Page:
Making cents of savingsWritten by Dock David Treece | | email@example.com
Quite often we are asked by readers and clients how we recommend investors develop a long-term financial plan, and what kind of investment strategies we recommend. Though these are topics we typically try to work into our normal pieces, from time to time it’s necessary to dedicate an entire space to exploring ideas about saving, financial planning, investing and so on.
First and foremost, let us say that financial planning is one of the most misunderstood and overcomplicated concepts in modern finance.
Obviously all investors need to build some sort of loose financial plan in order to help them save and invest money for the future. It’s also nice to find ways to avoid (NOTE: not evade) taxes when possible. However, most people are under the impression that this process is way more complicated than it truly is, thanks mostly to people in the financial services industry.
Most financial planners try to sell financial plans by the pound; because that’s the only way they’re profitable. Most people simply don’t need one. Most have issues that they need to deal with as they arise (e.g. kids that will be going to college, elderly parents who need care, etc), but very few have so many issues to consider at once that a full-blown financial plan is warranted.
What’s more, very few investors realize that the second a new unexpected issue arises, the costly plan they just paid for is probably obsolete.
This is because all financial plans are built on assumptions. In order to make any kind of forecast, certain variables need to be taken out of the equation. Interest rates, average annual returns, taxes, even the rate of inflation needs to be “approximated” (read: guessed). If any of these “approximations” become inaccurate, so does any financial plan based on the incorrect assumptions.
The single greatest aspect of any sound plan for saving or investing is this: flexibility. As circumstances change, it is of the utmost importance that they be able to react to those changes.
However, these circumstances aren’t limited to lifestyle issues, they also include economic developments.
As economic circumstances change, it is critical that investors be able to react. Apply the old Marine Corps mantra to “improvise, adapt, and overcome” to changing market conditions.
Unfortunately, the vast majority of people believe that they can construct a portfolio to buy and hold, regardless of changes in the investment world, based on their individual characteristics.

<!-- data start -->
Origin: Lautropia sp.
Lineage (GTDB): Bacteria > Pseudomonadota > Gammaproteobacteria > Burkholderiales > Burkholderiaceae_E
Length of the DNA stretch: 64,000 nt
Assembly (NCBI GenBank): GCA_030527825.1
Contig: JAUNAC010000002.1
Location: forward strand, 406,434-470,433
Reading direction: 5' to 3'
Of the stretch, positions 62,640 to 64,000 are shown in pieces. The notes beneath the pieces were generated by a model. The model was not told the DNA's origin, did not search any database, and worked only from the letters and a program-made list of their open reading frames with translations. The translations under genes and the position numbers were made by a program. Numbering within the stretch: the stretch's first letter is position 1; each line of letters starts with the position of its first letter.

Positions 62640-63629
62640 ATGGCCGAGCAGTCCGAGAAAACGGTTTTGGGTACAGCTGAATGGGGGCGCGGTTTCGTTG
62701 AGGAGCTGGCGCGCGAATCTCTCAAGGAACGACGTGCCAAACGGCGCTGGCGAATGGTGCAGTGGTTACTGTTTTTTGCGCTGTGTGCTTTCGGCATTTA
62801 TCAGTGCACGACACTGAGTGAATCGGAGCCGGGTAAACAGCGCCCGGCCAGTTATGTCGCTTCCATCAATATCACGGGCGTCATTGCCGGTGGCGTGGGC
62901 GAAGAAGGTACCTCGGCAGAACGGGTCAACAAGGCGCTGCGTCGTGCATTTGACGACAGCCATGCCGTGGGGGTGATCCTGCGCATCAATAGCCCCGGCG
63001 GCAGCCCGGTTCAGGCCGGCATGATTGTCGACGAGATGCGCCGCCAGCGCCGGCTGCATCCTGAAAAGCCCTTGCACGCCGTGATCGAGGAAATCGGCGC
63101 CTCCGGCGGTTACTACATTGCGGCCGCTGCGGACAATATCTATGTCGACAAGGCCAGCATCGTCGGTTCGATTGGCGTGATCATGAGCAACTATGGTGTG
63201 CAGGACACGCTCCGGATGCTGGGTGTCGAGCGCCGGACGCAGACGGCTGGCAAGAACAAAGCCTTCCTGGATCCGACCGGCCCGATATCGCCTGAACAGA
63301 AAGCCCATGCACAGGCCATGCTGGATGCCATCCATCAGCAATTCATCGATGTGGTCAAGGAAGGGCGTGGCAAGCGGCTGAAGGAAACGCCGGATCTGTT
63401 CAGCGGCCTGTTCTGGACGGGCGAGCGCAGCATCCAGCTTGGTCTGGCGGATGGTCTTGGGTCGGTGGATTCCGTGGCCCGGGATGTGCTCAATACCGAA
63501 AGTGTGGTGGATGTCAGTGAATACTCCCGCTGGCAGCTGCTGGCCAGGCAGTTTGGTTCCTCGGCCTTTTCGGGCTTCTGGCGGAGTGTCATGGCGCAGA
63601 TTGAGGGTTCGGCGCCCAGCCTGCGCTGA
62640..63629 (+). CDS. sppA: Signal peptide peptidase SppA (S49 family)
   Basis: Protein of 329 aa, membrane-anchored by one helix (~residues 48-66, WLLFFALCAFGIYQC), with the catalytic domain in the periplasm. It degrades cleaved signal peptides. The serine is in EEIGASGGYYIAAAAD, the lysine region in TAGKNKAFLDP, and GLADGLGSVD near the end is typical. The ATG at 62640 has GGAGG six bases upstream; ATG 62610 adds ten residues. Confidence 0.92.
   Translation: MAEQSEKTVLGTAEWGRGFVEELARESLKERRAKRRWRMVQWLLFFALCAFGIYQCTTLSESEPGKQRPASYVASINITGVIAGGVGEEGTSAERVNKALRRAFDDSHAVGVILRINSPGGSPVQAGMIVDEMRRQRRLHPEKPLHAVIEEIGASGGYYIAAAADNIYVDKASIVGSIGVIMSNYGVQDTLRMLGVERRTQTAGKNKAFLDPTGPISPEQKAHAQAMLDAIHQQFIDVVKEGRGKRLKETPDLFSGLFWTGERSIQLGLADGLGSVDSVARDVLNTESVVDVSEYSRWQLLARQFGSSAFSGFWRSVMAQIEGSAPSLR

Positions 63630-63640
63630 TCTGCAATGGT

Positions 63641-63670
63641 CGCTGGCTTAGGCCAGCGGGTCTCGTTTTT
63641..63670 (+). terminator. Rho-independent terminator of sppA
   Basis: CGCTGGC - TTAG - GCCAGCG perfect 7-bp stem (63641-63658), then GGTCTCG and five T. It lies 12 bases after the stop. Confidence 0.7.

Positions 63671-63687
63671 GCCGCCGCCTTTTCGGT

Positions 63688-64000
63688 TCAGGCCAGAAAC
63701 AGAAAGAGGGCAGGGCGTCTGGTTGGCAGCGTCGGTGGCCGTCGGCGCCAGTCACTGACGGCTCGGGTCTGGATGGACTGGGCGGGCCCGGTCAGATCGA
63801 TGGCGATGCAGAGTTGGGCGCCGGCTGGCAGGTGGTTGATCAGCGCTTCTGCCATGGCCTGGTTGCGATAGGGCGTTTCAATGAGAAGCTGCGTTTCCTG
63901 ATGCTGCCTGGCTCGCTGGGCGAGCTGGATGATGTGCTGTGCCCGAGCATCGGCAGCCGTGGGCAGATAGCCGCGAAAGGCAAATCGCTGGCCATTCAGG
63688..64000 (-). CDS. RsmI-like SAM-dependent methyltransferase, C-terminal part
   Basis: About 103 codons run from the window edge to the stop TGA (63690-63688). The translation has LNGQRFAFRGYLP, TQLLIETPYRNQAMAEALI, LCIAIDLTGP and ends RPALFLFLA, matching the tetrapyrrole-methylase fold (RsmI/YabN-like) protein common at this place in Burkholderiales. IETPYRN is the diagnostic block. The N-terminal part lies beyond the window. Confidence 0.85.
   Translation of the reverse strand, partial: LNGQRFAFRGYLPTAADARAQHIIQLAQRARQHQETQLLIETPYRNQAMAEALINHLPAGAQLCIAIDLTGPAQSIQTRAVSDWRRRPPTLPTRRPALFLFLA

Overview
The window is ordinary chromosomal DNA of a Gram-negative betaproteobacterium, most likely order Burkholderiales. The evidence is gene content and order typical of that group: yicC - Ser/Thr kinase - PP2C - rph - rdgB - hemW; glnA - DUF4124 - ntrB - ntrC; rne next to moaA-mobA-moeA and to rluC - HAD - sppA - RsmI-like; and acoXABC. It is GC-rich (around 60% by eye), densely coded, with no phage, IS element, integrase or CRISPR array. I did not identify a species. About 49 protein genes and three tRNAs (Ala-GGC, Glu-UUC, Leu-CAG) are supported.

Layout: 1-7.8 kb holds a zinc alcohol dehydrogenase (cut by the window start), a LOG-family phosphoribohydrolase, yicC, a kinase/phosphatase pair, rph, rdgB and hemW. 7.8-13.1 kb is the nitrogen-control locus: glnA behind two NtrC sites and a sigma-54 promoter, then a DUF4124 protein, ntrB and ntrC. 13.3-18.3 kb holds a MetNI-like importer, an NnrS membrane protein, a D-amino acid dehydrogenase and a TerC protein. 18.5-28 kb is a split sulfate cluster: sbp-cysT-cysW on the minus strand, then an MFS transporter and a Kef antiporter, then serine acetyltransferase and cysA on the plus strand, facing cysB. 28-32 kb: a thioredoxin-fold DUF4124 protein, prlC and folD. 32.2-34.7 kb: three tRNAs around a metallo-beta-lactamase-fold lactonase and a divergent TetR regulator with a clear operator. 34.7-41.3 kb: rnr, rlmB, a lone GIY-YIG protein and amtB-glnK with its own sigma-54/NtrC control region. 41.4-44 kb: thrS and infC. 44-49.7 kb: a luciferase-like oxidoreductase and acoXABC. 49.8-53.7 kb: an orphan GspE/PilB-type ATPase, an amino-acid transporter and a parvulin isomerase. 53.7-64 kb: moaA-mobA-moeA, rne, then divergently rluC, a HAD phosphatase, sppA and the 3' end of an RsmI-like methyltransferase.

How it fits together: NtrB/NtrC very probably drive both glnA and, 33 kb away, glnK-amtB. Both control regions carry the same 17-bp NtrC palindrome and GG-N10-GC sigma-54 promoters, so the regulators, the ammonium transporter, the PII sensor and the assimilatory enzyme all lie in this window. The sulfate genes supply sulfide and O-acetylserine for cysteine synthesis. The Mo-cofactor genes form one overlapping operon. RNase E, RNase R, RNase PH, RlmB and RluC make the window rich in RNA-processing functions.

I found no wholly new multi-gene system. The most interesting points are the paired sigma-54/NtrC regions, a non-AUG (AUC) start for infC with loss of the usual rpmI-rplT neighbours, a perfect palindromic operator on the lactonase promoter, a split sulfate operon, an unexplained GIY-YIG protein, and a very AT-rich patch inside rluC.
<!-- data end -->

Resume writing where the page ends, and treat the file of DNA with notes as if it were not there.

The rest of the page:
Typically they consider age, income, net worth, tax bracket, risk tolerance, etc. I’m sorry to say that this strategy absolutely doesn’t work. The fact is that the investment world simply doesn’t care about investors, much less their age, average annual income or “risk tolerance.” Nor does it care about height, eye color, pre-existing medical conditions or any number of useless factors.
The investment world reacts to economic developments, political climate, monetary policy and a host of broad factors that are ever-changing.
In our opinion, the three criteria required of any successful savings and investment plan are:
1. A savings plan that is disciplined and consistent;
2. A financial plan that is adaptive to lifestyle changes; and
3. An investment strategy that is flexible and reactive to changing market conditions.
In order to achieve financial independence, it is critical that investors employ these three factors with at least moderate success over a long term. The three can be prioritized, but never neglected.
Dock David Treece is a discretionary money manager with Treece Investment Advisory Corp. (www.TreeceInvestments.com) and a stockbroker licensed with FINRA. He works for Treece Financial Services Corp. and also serves as editor of the financial news site Green Faucet (www.GreenFaucet.com) and as a business commentator for Toledo Free Press (www.ToledoFreePress.com). The above information is the express opinion of Dock David Treece and should not be construed as investment advice or used without outside verification.
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